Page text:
POUR l’expiration / POUR le terme contractuel

English translation: give notice of [in certain expressions: for, to]

GLOSSARY ENTRY (DERIVED FROM QUESTION BELOW)
French term or phrase:donner congé pour
English translation:give notice of [in certain expressions: for, to]
Entered by: Tony M

16:50 May 13, 2018
French to English translations [PRO]
Law/Patents - Law: Contract(s) / Commercial lease
French term or phrase: POUR l’expiration / POUR le terme contractuel
This is in a commercial lease for a building - queried terms in the asterisks.

2.2. Par dérogation expresse à l’article L. 145-4 du Code de Commerce et dans la mesure où les Locaux sont loués pour un usage exclusif de bureaux, le Preneur renonce irrévocablement à la faculté de donner congé *pour l’expiration* de la première et deuxième période triennale du Bail. Le Preneur ne pourra en conséquence délivrer congé pour la première fois que *pour le terme contractuel* du Bail.

I would imagine that this would be "upon"?
Elizabeth Niklewska
United Kingdom
Local time: 23:14
give notice of / for
Explanation:
You see, this exactly confirms what I was saying in your other question: the Tenant is giving up their right to terminate the lease early, at each of the 3-year points.

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Note added at 12 hrs (2018-05-14 05:49:00 GMT)
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As A/T kindly points out 'notice of...' is probably the commonest expression, and 'notice to...' is used in some contexts (e.g. 'notice to quit'); I suggested 'notice for...' because at the time there was one other specific usage that crossed my mind, but which has sadly now slipped it! Anyway, you can just ignore the 'for' option :-)
Selected response from:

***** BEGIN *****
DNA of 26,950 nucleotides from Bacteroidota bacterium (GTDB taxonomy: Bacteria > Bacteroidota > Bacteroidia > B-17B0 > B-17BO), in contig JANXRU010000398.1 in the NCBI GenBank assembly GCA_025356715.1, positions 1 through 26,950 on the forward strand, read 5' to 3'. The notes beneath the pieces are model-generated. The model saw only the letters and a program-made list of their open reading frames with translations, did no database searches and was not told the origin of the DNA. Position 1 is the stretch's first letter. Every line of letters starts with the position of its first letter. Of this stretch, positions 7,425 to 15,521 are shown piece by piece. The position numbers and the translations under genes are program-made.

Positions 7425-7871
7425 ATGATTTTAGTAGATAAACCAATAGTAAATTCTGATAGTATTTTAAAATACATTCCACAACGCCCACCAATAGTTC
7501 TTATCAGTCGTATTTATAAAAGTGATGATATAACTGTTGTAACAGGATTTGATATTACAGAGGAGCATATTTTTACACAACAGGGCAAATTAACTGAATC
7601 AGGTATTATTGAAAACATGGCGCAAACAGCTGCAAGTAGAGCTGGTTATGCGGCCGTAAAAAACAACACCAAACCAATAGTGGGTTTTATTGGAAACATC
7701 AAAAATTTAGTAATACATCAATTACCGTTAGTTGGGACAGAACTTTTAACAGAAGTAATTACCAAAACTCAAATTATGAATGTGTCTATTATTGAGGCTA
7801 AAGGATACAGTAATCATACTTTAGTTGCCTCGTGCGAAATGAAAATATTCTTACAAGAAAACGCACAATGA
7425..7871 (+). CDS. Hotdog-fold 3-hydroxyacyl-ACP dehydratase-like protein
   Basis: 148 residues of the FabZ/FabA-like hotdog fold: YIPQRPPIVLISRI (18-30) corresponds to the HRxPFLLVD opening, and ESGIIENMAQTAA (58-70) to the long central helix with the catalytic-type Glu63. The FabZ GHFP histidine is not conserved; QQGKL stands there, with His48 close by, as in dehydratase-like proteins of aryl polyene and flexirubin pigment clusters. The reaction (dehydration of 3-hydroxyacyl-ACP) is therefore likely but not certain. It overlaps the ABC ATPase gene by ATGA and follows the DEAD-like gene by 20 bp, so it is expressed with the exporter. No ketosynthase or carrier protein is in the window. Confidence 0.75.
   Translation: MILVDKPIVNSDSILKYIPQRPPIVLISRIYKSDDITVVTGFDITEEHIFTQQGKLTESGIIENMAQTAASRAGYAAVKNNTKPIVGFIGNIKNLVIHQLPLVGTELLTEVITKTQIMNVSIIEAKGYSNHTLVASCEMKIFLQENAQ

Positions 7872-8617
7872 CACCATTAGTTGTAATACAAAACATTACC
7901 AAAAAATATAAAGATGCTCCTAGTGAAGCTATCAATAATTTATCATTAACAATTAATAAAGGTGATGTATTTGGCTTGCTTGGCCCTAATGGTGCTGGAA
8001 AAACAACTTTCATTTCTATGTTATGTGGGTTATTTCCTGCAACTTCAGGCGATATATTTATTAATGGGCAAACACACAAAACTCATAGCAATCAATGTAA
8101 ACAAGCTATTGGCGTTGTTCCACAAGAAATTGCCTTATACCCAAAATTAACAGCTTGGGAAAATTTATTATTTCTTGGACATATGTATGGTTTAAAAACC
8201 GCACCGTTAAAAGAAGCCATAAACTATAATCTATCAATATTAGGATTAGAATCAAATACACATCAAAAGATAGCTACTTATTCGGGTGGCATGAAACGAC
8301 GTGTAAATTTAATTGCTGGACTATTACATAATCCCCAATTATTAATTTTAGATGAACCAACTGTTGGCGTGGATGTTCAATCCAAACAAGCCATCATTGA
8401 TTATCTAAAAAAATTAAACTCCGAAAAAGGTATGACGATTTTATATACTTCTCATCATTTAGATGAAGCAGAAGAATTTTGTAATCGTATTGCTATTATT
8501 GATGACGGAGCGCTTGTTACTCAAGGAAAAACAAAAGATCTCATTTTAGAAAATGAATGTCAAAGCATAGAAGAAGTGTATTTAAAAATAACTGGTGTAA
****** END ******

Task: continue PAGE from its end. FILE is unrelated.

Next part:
Tony M
France
Local time: 00:14
Grading comment
Thanks
3 KudoZ points were awarded for this answer



Summary of answers provided
3 +1give notice of / for
Tony M
4 -3upon the expiration/at the end of the contract
Francois Boye


  

Answers


6 mins   confidence: Answerer confidence 4/5Answerer confidence 4/5 peer agreement (net): -3
upon the expiration/at the end of the contract


Explanation:
My take

Francois Boye
United States
Local time: 18:14
Native speaker of: Native in FrenchFrench
PRO pts in category: 32

Peer comments on this answer (and responses from the answerer)
disagree  writeaway: Terme is pour le term is at the end of the contract? Here too, your 'take' is mis-taken
11 mins

disagree  Tony M: This is not 'upon', since it is talking about giving notice BEFORE the planned end of the lease.
19 mins

disagree  AllegroTrans: Notice is given before the lease terminates, not "upon"; horse before cart, think about it; and "contract" would not be the operative word for a lease
5 hrs
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24 mins   confidence: Answerer confidence 3/5Answerer confidence 3/5 peer agreement (net): +1
donner congé POUR
give notice of / for


Explanation:
You see, this exactly confirms what I was saying in your other question: the Tenant is giving up their right to terminate the lease early, at each of the 3-year points.

--------------------------------------------------
Note added at 12 hrs (2018-05-14 05:49:00 GMT)
--------------------------------------------------

As A/T kindly points out 'notice of...' is probably the commonest expression, and 'notice to...' is used in some contexts (e.g. 'notice to quit'); I suggested 'notice for...' because at the time there was one other specific usage that crossed my mind, but which has sadly now slipped it! Anyway, you can just ignore the 'for' option :-)

Tony M
France
Local time: 00:14
Native speaker of: Native in EnglishEnglish
PRO pts in category: 323
Grading comment
Thanks

Peer comments on this answer (and responses from the answerer)
neutral  Francois Boye: for or upon:what's the difference in fact?
1 hr
  -> In EN, the difference is clear and VITAL; give notice of something that is going to happen / give notice upon something happening (i.e. when something happens).

agree  AllegroTrans: give notice of: standard correct legal English, as used in the real world; have seen this more times than I can count; "give notice to terminate" is also widely used
4 hrs
  -> Thanks, C! Yes, + 1 or 2 other specific formulations — but all with the same underlying meaning!
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